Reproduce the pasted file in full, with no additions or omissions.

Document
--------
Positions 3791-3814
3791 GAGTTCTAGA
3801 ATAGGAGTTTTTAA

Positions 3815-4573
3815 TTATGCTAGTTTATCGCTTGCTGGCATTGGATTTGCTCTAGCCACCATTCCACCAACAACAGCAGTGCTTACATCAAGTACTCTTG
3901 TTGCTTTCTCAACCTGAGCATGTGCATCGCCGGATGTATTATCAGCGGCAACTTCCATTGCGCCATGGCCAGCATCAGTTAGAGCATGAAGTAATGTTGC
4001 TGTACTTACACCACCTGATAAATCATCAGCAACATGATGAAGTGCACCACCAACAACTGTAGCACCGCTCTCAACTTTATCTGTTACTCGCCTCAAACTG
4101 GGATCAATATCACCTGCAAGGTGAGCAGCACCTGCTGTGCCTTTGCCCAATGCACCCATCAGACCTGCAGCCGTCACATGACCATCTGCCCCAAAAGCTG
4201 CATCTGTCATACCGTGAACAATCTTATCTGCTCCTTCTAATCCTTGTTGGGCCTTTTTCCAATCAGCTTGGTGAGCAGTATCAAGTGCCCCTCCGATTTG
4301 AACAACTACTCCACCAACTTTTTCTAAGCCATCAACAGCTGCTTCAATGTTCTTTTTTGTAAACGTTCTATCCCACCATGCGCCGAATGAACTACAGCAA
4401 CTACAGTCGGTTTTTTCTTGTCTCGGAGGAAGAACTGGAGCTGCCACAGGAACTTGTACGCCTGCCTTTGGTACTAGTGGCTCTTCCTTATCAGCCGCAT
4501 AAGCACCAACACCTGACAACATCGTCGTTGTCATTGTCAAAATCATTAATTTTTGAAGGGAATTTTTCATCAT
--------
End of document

Positions 3791-3814
3791 GAGTTCTAGA
3801 ATAGGAGTTTTTAA

Positions 3815-4573
3815 TTATGCTAGTTTATCGCTTGCTGGCATTGGATTTGCTCTAGCCACCATTCCACCAACAACAGCAGTGCTTACATCAAGTACTCTTG
3901 TTGCTTTCTCAACCTGAGCATGTGCATCGCCGGATGTATTATCAGCGGCAACTTCCATTGCGCCATGGCCAGCATCAGTTAGAGCATGAAGTAATGTTGC
4001 TGTACTTACACCACCTGATAAATCATCAGCAACATGATGAAGTGCACCACCAACAACTGTAGCACCGCTCTCAACTTTATCTGTTACTCGCCTCAAACTG
4101 GGATCAATATCACCTGCAAGGTGAGCAGCACCTGCTGTGCCTTTGCCCAATGCACCCATCAGACCTGCAGCCGTCACATGACCATCTGCCCCAAAAGCTG
4201 CATCTGTCATACCGTGAACAATCTTATCTGCTCCTTCTAATCCTTGTTGGGCCTTTTTCCAATCAGCTTGGTGAGCAGTATCAAGTGCCCCTCCGATTTG
4301 AACAACTACTCCACCAACTTTTTCTAAGCCATCAACAGCTGCTTCAATGTTCTTTTTTGTAAACGTTCTATCCCACCATGCGCCGAATGAACTACAGCAA
4401 CTACAGTCGGTTTTTTCTTGTCTCGGAGGAAGAACTGGAGCTGCCACAGGAACTTGTACGCCTGCCTTTGGTACTAGTGGCTCTTCCTTATCAGCCGCAT
4501 AAGCACCAACACCTGACAACATCGTCGTTGTCATTGTCAAAATCATTAATTTTTGAAGGGAATTTTTCATCAT